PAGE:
When Auckland resident Justin Lee received the above speeding ticket back in 2004, he noticed a typo: according to said notice, the infringement in question had taken place 30 years beforehand, in 1974, on the day he was born. His entertaining response can be read below, followed by the subsequent reply from the New Zealand Police. Transcript

SEVEN LITTLE MEN HELP A GIRL

When, in early-1986, Disney executives decided to change the title of their upcoming animated feature from ‘Basil of Baker Street’ to the less ambiguous ‘The Great Mouse Detective‘, its production team were less than pleased. One animator in particular, Ed Gombert, harnessed his displeasure to comical effect by creating, and circulating, the following: a fake memo

I have just written you a long letter

The late, great Lt. Col. Alfred D. Wintle was opinionated, brave, comical, intelligent, and, most importantly, hugely entertaining. A true “character.” He once attempted to escape a hospital dressed as a female nurse in order to rejoin the war effort, but his monocle gave him away; as a prisoner of war in France during World War

On bureaucratese and gobbledygook

As a result of his influential stint as chairman of the now-defunct Civil Aeronautics Board in the 1970s, economist Alfred Kahn rightly became known as the “Father of Deregulation.” However, he also made a lasting impression on many due to the wider publication — initially in the Washington Star, and then the Post — of the following internal

Seat 29E

Mid-flight on December 21st, 2004, a Continental Airlines passenger — “disgusted” with the location of his seat due to its proximity to the lavatory — humorously wrote the following letter of complaint to the airline’s headquarters. The now-famous letter, complete with illustrations and vivid descriptions of the passenger’s stench-filled discomfort, found its way onto the

You were of course the outstanding candidate

In May of 2006, armed only with a glittering virtual career on Football Manager 2005 and limited success in charge of a local under-11s team, then-25-year-old John Boileau made the leap and applied — with tongue firmly in cheek — to become the new manager of Middlesbrough Football Club. Below are his covering letter and

Regarding your stupid complaint

In November of 1974, an attorney named Dale Cox wrote to his favourite American football club, the Cleveland Browns, and informed them that a number of the team’s fans were regularly throwing paper aeroplanes in the stadium — a potentially “dangerous” activity that could, he warned, cause “serious eye injury” to innocent fans such as himself. His stern letter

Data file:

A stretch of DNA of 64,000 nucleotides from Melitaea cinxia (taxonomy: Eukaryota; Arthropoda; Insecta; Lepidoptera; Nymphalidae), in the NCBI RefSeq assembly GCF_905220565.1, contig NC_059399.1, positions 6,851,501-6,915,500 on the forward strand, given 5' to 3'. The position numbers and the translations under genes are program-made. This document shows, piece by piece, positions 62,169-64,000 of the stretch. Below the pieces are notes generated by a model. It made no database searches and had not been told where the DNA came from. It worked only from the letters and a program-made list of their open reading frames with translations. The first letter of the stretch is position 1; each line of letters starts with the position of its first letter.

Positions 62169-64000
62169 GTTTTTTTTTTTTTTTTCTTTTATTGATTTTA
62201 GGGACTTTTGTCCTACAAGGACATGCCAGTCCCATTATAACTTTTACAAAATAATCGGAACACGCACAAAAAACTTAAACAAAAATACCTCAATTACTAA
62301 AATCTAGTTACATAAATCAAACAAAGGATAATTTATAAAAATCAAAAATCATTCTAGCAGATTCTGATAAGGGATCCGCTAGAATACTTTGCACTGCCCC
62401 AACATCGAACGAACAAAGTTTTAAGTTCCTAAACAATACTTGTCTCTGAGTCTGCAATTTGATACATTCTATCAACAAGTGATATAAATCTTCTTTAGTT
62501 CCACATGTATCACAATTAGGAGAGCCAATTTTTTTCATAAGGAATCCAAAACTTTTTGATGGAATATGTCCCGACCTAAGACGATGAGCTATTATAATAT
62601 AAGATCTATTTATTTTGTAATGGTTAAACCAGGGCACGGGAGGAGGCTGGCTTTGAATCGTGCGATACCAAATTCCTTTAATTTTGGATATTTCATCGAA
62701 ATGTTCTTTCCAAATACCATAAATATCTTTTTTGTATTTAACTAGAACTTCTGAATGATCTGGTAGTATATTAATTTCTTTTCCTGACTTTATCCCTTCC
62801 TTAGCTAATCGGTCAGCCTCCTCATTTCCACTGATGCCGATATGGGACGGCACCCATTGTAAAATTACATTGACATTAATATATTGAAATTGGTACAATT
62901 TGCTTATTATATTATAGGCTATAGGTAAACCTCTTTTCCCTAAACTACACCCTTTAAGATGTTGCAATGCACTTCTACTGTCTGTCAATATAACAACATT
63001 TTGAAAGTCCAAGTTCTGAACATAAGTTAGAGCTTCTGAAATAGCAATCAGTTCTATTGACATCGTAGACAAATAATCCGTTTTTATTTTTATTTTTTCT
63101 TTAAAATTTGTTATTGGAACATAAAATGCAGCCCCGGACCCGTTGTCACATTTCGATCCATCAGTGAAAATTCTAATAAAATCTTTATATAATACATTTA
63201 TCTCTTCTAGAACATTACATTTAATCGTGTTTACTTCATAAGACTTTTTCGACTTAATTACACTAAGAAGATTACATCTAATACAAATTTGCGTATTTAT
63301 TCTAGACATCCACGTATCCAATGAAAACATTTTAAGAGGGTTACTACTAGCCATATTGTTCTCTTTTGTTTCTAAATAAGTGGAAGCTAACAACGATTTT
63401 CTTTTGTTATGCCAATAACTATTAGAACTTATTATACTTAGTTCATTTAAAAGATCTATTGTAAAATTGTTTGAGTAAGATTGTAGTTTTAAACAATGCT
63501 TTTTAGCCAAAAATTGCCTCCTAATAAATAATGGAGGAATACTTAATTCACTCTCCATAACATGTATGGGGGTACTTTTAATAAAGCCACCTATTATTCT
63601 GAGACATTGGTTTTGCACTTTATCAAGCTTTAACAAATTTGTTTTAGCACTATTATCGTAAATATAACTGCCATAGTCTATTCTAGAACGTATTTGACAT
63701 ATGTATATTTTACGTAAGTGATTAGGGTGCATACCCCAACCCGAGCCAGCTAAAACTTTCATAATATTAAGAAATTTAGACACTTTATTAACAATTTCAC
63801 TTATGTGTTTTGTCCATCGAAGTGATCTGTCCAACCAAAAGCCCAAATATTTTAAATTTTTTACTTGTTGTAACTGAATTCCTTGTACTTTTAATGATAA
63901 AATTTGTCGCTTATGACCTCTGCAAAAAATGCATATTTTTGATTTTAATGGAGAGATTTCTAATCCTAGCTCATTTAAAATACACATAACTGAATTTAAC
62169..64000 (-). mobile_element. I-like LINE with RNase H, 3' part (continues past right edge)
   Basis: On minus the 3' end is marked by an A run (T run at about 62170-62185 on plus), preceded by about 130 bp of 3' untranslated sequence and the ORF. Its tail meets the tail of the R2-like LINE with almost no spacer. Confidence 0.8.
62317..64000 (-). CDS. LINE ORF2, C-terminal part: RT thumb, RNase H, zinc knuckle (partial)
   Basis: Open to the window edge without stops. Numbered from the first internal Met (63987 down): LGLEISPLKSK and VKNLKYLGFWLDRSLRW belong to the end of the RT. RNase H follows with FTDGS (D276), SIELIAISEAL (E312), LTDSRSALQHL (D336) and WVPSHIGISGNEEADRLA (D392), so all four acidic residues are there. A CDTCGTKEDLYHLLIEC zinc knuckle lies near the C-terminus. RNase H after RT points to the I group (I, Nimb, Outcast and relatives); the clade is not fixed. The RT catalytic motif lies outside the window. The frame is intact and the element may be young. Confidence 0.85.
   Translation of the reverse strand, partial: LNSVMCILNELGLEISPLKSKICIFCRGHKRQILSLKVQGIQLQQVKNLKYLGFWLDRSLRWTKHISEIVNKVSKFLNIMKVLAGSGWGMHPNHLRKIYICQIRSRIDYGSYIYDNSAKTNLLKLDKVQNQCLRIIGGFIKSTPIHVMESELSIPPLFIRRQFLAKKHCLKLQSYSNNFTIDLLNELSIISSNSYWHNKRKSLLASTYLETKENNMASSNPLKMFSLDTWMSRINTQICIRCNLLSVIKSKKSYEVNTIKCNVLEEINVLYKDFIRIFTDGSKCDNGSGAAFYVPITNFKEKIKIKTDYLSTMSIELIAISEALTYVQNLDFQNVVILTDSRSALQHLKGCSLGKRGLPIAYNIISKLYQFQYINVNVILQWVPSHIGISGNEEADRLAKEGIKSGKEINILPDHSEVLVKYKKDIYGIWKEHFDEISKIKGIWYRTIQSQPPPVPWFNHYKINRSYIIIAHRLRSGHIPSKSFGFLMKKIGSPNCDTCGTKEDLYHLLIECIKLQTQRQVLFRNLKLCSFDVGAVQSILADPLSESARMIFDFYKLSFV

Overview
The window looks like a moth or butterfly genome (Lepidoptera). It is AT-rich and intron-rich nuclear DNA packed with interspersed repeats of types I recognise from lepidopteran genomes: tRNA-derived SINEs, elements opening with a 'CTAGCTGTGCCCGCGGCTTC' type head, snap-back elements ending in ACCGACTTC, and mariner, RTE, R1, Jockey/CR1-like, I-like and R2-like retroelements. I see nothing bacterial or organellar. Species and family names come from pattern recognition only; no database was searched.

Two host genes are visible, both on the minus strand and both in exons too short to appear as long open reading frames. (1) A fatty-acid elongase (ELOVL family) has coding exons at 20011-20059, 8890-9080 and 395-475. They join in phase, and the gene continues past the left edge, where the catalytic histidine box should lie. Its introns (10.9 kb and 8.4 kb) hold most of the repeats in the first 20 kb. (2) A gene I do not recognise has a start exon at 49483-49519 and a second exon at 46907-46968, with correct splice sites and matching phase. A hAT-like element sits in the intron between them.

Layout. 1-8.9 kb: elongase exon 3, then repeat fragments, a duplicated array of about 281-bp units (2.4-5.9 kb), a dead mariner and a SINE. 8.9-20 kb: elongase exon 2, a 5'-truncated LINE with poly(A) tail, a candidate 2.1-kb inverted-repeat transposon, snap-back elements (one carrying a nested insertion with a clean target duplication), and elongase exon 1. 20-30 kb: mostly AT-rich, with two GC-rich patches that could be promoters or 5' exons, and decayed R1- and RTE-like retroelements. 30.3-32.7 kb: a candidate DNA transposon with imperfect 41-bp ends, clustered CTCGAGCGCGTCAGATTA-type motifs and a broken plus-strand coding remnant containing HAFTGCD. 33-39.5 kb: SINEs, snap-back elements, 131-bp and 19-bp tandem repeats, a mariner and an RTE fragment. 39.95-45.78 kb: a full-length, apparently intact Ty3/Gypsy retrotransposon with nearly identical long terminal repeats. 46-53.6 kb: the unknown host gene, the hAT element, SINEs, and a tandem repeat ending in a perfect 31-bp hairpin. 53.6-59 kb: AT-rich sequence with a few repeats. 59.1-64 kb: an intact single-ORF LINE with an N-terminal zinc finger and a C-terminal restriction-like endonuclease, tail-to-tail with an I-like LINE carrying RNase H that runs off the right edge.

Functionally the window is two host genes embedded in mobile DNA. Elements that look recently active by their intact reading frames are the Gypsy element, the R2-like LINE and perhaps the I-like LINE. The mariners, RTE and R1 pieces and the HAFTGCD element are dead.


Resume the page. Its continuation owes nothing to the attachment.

The Tiger Oil Memos

From the offices of the now-defunct but at one time Houston-based Tiger Oil Company come a batch of curiously entertaining memos, all sent by the firm’s irascible, tactless, and undeniably amusing CEO, Edward “Tiger Mike” Davis, to his staff. Tiger Mike’s management style was no secret within the industry; however, in the early-2000s, 25 years

A Personal Letter From Steve Martin

Celebrities are faced with a dilemma as their star ascends: the fan mail that used to trickle to the front door now needs its own home, and replying to those messages of support is suddenly a full-time job of its own. A small few battle on valiantly, determined to respond personally to each and every

SAY YES I NEED A JOB

In 1989, at the end of a disastrous telephone interview in which he alluded to playing pirated versions of their games, Tim Schafer was advised by David Fox to send in his resume and a covering letter relating to the role of Assistant Programmer/Designer at LucasArts (at the time still named Lucasfilm). Schafer, in an

The Ax

On November 30th, 1954, a character by the name of Charlotte Braun made her debut in the much-loved comic strip, Peanuts. Loud, brash and opinionated, “Good Ol’ Charlotte Braun” quickly annoyed the strip’s readers and on February 1st, 1955 — after just 10 sightings — she appeared in a storyline for the last time. 45

We all feel like that now and then

At the height of World War II on April 6th, 1943, the British Ambassador to Moscow, Sir Archibald Clark Kerr, wrote a letter to Foreign Office minister Lord Reginald Pembroke in an effort to simply brighten up his day–a letter which has since become a classic piece of correspondence for reasons that will soon become

And don’t get me started on the Scoutmasters

To conclude today’s child-centric trio of letters, I present to you a beautifully observant, expertly written complaint from a schoolboy by the name of Richard Millington which verges on comedy gold. The letter was sent to President Kennedy in February of 1963, just a few years after the U.S. government introduced the President’s Council on

P.S. This is my favorite memo ever

Ever since it first aired on television in 1997, Matt Stone and Trey Parker’s hugely popular animated comedy, South Park, has courted controversy due to its crude jokes, deliberate lack of tact, and the creators’ steadfast refusal to self-censor or bow to external pressures. However, two years after the show debuted, a feature length film